| Polyrhachis debilis|
Donisthorpe (1938): "taken in a nest of leaves woven together with silk at Mafulu, 4000 ft., Papua by Miss L. E. Cheesman, xii. 1933. Miss Cheesman swept off herbage a number of workers of the same species at Kokoda." Nothing more is known about the biology of Polyrhachis debilis.
Polyrhachis debilis is similar to Polyrhachis yorkana. Both species both display considerable variability in the development of the propodeal spines which range from inconspicuous tuberculae to short spines. However, they differ in numerous characters, including the shape of the head, which in P. debilis is as wide or even wider than long (CI 100-103), while in P. yorkana it is distinctly longer than wide (CI 96-98). In full face view, the eyes of P. debilis do not reach the sides of the head, while in P. yorkana they clearly break the cephalic outline. In lateral view, the pronotum is distinctly convex in P. debilis and rather ﬂat in P. yorkana. In dorsal view, the pronotum in P. debilis is relatively narrow with evenly rounded shoulders, while in P. yorkana the pronotum is distinctly widest just behind the shoulders and, in the majority of specimens examined, the pronotal humeri are subangular or distinctly angular. They also differ in their relative size, with P. debilis distinctly smaller (HL 1.34-1.47 verus HL 1.56-1.62). (Kohout 2006)
Keys including this Species
Papua New Guinea to the islands of eastern Indonesia.
Polyrhachis debilis previously recorded from Australia (Kohout, 2000) belong to Polyrhachis yorkana. Although the type locality of Polyrhachis debilis (Fly River, Papua New Guinea) is situated just across Torres Strait from Cape York Peninsula, it apparently does not occur in Australia. (Kohout 2006)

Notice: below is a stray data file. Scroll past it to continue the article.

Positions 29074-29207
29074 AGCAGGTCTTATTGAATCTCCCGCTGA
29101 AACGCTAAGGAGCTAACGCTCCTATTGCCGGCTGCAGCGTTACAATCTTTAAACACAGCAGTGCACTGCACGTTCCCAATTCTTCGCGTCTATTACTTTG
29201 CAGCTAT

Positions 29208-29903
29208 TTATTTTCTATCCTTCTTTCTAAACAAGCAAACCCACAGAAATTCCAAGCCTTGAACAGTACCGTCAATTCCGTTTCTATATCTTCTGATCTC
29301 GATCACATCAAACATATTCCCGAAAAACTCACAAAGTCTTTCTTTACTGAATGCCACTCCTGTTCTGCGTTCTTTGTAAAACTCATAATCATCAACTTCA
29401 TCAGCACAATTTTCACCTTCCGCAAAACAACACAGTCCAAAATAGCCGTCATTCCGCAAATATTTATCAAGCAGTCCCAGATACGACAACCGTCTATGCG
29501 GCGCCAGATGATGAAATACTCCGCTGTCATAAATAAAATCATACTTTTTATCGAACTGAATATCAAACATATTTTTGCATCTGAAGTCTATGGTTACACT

Distribution based on Regional Taxon Lists
Distribution based on specimens
The following information is derived from Barry Bolton's New General Catalogue, a catalogue of the world's ants.
- debilis. Polyrhachis laevior var. debilis Emery, 1887a: 240 (w.) NEW GUINEA. Donisthorpe, 1938c: 266 (q.). Combination in P. (Cyrtomyrma): Emery, 1925b: 208. Raised to species: Donisthorpe, 1938c: 265. See also: Kohout, 2006b: 124.
Unless otherwise noted the text for the remainder of this section is reported from the publication that includes the original description.
Differisce dal tipo della P. laevior per le spinette del metanoto ridotte a piccolo denti, talvolta appena sensibili. Sono nel dubbio se riferirla alla P. laevior o alla rastellata, perche connette intimamente le due forme; percio credo che la P. laevior debba essere considerate come razza della rastellata.
Similar to worker, but the shoulders are more rounded,the teeth of the epinotum reduced to small tubercules, those of the scale blunter. Wings yellowish; pterostigma and veins light yellowish brown. (Donisthorpe 1938).
Donisthorpe (1938) reported males were taken with a nest series but this caste remains undescribed.
NEW GUINEA, Fly River, col. L.M. D’Albertis; INDONESIA, Aru Island, col. O. Beccari. Syntype workers Museo Civico di Storia Naturale, Genoa, Musee d'Histoire Naturelle Genève, National Museum of Natural History, Queensland Museum – as reported by Kohout (2006).
- Donisthorpe, H. 1938c. The subgenus Cyrtomyrma Forel of Polyrhachis Smith, and descriptions of new species, etc. Ann. Mag. Nat. Hist. 11(1): 246-267 (page 266, queen described; page 265, Raised to species)
- Emery, C. 1887a . Catalogo delle formiche esistenti nelle collezioni del Museo Civico di Genova. Parte terza. Formiche della regione Indo-Malese e dell'Australia. [part]. Ann. Mus. Civ. Stor. Nat. 24[=(2)(4): 209-240 (page 240, worker described)
- Emery, C. 1925d. Hymenoptera. Fam. Formicidae. Subfam. Formicinae. Genera Insectorum 183: 1-302 (page 208, Combination in P. (Cyrtomyrma))
- Kohout, R. J. 2000. A review of the distribution of the Polyrhachis and Echinopla ants of the Queensland Wet Tropics (Hymenoptera: Formicidae: Formicinae). Memoirs of the Queensland Museum 46: 183-209.
- Kohout, R. J. 2006. Review of Polyrhachis (Cyrtomyrma) Forel (Hymenoptera: Formicidae: Formicinae) of Australia, Borneo, New Guinea and the Solomon Islands with descriptions of new species. Memoirs of the Queensland Museum. 52:87-146.